Mosquitoes are members of the insect Family Culicidae. Insects, belonging to this family possess paired scaled wings, paired halteres, slender bodies, and long legs. They belong to the insect Order Diptera (“true flies”). Mosquitoes are similar to flies though. The differences among the two insects include: scales on the wings of mosquitoes, longer legs and female mosquitoes possessing a long mouth part called proboscis in the female, used for piercing their victim’s skin. The males do not have the proboscis - so when you get bitten by a mosquito, you are being bitten by a female. To find a mosquito in amber is a VERY rare occurrence. Mosquito's are not attracted to the aromatic compounds found in resin (amber). Which means they have no reason to find themselves trapped in that sticky resin from the tree. Gnats and such are attracted to the resin, but not mosquito's. As generally known, mosquito's are attracted by a mammalian scent - not the chemical aroma of a tree.
This is a large piece of amber. It weighs about 64 grams and is about 2 X 2 X 1 inch. Inside is a treasure of botanical specimens. You can find many stamens, leaves with visible surface structures and much more. If you like botanical specimens, this one is irresistible. A large piece that you can put on your desk as a sample of Chiapas amber with plant parts. A great discussion starter.
Hard to believe, but this is real. It is a terrestrial snail in Chiapas amber. My guess is that this is a Spiraxis snail . A birds may have seized the snail and then lit it drop into the resin. This is a round piece, almost .5 inches in diameter. Snails are VERY rare and seldom seen in amber. On top of that, the sphere as a presentation piece is even better. By the way, there is a headless ant - probably done during a 'war'.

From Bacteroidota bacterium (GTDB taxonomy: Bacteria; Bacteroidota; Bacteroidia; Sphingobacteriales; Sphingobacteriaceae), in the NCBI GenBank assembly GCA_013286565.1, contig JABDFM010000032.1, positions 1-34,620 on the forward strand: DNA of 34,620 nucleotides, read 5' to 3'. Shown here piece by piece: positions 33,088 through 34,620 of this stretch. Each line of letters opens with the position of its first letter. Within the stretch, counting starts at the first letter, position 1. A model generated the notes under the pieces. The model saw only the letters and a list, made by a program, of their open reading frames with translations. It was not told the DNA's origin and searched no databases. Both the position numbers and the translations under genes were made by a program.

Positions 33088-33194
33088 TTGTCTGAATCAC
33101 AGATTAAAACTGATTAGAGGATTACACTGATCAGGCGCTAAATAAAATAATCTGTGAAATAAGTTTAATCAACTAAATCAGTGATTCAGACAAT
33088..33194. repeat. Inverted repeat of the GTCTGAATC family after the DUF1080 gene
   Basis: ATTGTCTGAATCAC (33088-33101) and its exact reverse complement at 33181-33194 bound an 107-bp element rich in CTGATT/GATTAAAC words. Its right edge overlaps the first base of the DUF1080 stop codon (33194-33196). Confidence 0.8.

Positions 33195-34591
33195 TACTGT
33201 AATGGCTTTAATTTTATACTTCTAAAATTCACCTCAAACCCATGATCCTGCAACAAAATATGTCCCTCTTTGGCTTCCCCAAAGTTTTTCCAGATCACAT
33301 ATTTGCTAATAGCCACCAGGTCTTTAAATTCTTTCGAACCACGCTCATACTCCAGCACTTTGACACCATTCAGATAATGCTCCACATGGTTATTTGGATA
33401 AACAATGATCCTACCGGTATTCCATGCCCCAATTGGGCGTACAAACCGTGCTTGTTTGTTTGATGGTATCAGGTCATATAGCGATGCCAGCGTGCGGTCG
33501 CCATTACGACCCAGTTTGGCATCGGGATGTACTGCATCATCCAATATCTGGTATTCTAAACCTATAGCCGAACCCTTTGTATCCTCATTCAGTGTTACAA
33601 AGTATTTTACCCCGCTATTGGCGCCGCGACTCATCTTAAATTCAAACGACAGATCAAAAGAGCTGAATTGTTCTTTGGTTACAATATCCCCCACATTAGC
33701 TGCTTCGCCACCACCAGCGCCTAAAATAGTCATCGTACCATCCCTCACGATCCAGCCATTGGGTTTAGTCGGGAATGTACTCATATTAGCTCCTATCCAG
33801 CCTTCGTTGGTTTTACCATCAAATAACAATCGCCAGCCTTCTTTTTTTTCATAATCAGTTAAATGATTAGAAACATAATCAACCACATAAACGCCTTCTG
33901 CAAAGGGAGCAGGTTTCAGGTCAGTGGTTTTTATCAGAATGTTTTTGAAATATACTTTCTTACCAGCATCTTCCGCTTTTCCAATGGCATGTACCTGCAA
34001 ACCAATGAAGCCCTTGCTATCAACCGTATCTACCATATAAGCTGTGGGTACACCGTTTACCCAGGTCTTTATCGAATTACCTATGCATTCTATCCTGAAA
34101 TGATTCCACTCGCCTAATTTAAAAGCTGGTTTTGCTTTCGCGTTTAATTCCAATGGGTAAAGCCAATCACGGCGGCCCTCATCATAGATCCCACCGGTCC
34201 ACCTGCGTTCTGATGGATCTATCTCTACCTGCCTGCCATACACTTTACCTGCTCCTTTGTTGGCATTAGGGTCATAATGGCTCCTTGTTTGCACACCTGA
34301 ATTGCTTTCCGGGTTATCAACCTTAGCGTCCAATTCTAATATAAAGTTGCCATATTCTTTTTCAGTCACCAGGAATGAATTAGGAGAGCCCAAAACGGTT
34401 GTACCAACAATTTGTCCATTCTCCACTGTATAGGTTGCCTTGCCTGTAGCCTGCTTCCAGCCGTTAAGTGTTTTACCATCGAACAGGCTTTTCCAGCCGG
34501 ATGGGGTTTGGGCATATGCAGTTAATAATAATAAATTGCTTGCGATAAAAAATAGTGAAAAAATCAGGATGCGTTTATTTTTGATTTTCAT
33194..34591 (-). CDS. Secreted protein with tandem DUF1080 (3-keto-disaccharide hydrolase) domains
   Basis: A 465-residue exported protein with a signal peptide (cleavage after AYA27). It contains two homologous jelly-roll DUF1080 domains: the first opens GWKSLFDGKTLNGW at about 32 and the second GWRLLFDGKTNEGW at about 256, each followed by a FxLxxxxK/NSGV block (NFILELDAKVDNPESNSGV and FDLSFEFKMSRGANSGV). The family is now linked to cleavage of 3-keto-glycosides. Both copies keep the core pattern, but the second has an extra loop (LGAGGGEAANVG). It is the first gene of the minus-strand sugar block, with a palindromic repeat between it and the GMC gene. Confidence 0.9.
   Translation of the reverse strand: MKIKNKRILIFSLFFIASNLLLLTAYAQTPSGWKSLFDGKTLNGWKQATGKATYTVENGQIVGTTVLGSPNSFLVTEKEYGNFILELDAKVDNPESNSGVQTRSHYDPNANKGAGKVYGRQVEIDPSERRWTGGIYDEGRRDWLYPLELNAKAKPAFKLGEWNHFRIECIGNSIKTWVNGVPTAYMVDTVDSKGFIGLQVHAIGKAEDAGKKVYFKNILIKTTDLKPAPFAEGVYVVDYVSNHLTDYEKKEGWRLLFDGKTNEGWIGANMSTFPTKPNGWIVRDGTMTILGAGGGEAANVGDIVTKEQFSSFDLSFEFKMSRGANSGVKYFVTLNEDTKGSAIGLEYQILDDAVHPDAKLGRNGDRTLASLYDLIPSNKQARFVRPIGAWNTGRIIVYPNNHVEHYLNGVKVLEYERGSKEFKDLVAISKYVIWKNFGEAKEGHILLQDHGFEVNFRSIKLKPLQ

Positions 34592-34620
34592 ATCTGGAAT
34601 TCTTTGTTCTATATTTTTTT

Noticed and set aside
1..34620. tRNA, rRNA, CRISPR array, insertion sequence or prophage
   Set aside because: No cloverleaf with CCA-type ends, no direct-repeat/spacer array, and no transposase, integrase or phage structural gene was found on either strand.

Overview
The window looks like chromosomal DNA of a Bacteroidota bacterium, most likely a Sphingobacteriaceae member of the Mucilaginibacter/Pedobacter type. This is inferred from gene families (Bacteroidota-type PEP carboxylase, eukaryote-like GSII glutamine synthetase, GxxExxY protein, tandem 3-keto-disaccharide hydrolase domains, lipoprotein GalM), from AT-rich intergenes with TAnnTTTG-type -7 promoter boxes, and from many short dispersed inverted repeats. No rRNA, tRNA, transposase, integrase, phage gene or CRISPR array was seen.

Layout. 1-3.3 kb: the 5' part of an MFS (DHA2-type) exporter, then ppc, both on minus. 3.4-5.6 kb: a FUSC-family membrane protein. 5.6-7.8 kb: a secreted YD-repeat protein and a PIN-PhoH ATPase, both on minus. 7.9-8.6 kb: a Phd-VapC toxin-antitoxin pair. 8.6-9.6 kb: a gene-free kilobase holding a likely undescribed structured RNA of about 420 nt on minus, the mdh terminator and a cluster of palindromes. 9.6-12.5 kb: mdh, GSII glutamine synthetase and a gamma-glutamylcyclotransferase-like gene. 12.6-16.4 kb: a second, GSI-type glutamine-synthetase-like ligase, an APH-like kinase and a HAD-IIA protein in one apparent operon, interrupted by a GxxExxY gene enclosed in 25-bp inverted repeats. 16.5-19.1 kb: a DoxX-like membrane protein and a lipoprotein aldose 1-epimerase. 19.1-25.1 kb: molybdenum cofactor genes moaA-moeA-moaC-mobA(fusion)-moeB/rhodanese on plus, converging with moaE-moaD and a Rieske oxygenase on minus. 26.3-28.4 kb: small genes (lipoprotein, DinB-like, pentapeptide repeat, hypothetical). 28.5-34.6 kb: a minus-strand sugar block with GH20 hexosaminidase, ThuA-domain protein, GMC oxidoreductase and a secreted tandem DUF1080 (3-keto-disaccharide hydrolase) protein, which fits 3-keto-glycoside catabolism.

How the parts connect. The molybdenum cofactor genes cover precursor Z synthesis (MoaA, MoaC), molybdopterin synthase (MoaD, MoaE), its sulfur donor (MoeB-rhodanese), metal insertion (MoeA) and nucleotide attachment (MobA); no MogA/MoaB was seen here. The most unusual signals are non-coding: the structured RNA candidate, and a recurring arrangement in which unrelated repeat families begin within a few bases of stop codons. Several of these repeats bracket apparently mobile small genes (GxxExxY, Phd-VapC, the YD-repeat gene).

Did the picture catch your eye? Sometimes the impossible just takes a little while longer. This was worth the wait. I am sure you know that amber is not found in aquatic situations since it 'drips' off trees. To find aquatic animals in amber is such a rarity that this is the first time for us. This piece is about 1.5 x 1 x .3 inches. The amber is very clear. The amber is 'in-situ' - that is, it is on a rock, a heavy rock at that. There are about 5 barnacles in the amber, yes this is real. I do not ever remember reading about barnacles found in amber. This may be a fist in history. The barnacles are actually easy to see. This is a magnificent piece with a rarity that seldom comes along. Scientifically, this is worthy of a paper.
I love this piece. Here is a worker ant that no one in their right minds would bother. The jaws on this guy are just plain impressive. This is a trap door ant, Hymenoptera, Formicidae:Ponerinae. Trap door ants have jaws that will close at 145 mpg. These ants are rarely found in amber, an even rarely found in such good shape - this one is perfect. There is a nice piece of wood near the head of this defender ant.